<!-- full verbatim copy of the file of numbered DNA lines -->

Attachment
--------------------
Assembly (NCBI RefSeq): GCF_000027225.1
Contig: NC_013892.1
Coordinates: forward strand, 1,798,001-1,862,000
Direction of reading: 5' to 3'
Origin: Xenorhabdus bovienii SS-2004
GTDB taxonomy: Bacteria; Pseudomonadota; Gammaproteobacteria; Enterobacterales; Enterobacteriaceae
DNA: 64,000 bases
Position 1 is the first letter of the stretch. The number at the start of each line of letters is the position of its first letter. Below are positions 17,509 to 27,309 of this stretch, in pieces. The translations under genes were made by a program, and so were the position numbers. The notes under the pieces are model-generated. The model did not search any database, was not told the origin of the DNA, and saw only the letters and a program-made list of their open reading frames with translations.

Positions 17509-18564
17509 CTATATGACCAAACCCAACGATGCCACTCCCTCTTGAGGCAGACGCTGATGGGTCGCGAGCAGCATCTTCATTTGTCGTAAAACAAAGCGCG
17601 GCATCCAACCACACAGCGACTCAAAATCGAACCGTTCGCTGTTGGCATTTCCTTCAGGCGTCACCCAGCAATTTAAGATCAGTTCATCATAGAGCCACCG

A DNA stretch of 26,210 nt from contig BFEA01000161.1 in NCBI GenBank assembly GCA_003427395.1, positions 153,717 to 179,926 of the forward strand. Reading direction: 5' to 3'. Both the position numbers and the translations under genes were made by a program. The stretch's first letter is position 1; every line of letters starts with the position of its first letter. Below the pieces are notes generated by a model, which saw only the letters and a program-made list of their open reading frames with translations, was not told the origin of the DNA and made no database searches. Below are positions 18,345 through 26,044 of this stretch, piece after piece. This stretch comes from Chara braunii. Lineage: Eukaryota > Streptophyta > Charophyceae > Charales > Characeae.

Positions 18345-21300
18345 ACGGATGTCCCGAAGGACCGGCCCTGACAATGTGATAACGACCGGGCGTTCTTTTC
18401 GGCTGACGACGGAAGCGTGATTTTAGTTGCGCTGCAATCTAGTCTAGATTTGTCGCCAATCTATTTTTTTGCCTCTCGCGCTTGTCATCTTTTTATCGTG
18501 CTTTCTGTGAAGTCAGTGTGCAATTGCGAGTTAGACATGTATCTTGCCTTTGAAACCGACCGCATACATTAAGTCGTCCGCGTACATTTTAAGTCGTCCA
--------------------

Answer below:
Assembly (NCBI RefSeq): GCF_000027225.1
Contig: NC_013892.1
Coordinates: forward strand, 1,798,001-1,862,000
Direction of reading: 5' to 3'
Origin: Xenorhabdus bovienii SS-2004
GTDB taxonomy: Bacteria; Pseudomonadota; Gammaproteobacteria; Enterobacterales; Enterobacteriaceae
DNA: 64,000 bases
Position 1 is the first letter of the stretch. The number at the start of each line of letters is the position of its first letter. Below are positions 17,509 to 27,309 of this stretch, in pieces. The translations under genes were made by a program, and so were the position numbers. The notes under the pieces are model-generated. The model did not search any database, was not told the origin of the DNA, and saw only the letters and a program-made list of their open reading frames with translations.

Positions 17509-18564
17509 CTATATGACCAAACCCAACGATGCCACTCCCTCTTGAGGCAGACGCTGATGGGTCGCGAGCAGCATCTTCATTTGTCGTAAAACAAAGCGCG
17601 GCATCCAACCACACAGCGACTCAAAATCGAACCGTTCGCTGTTGGCATTTCCTTCAGGCGTCACCCAGCAATTTAAGATCAGTTCATCATAGAGCCACCG

A DNA stretch of 26,210 nt from contig BFEA01000161.1 in NCBI GenBank assembly GCA_003427395.1, positions 153,717 to 179,926 of the forward strand. Reading direction: 5' to 3'. Both the position numbers and the translations under genes were made by a program. The stretch's first letter is position 1; every line of letters starts with the position of its first letter. Below the pieces are notes generated by a model, which saw only the letters and a program-made list of their open reading frames with translations, was not told the origin of the DNA and made no database searches. Below are positions 18,345 through 26,044 of this stretch, piece after piece. This stretch comes from Chara braunii. Lineage: Eukaryota > Streptophyta > Charophyceae > Charales > Characeae.

Positions 18345-21300
18345 ACGGATGTCCCGAAGGACCGGCCCTGACAATGTGATAACGACCGGGCGTTCTTTTC
18401 GGCTGACGACGGAAGCGTGATTTTAGTTGCGCTGCAATCTAGTCTAGATTTGTCGCCAATCTATTTTTTTGCCTCTCGCGCTTGTCATCTTTTTATCGTG
18501 CTTTCTGTGAAGTCAGTGTGCAATTGCGAGTTAGACATGTATCTTGCCTTTGAAACCGACCGCATACATTAAGTCGTCCGCGTACATTTTAAGTCGTCCA